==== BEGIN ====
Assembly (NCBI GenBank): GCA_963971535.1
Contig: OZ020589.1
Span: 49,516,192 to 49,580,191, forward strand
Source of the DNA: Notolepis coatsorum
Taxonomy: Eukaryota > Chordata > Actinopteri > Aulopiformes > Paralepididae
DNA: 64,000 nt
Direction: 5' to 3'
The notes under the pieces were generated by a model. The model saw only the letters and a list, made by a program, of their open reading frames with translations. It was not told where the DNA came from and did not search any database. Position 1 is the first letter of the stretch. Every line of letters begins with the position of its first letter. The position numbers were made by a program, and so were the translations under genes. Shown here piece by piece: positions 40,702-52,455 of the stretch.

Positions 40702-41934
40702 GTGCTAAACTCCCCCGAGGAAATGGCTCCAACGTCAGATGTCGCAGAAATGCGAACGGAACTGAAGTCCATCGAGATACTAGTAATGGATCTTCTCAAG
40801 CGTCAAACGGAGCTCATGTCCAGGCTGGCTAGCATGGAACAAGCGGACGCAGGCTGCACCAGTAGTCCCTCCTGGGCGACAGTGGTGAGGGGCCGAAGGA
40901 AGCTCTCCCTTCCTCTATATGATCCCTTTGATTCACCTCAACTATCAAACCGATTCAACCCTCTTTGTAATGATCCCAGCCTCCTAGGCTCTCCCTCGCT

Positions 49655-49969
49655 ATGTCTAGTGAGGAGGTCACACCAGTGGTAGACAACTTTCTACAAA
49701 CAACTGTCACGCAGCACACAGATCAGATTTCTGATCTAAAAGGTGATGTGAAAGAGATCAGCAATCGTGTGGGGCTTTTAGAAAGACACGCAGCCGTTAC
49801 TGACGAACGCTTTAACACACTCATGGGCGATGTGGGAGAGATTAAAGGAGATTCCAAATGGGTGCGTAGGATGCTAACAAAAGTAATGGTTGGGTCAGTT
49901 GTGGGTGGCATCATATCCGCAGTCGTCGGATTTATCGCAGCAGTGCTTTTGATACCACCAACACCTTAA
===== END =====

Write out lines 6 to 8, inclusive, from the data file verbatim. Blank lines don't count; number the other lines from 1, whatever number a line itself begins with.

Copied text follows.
DNA: 64,000 nt
Direction: 5' to 3'
The notes under the pieces were generated by a model. The model saw only the letters and a list, made by a program, of their open reading frames with translations. It was not told where the DNA came from and did not search any database. Position 1 is the first letter of the stretch. Every line of letters begins with the position of its first letter. The position numbers were made by a program, and so were the translations under genes. Shown here piece by piece: positions 40,702-52,455 of the stretch.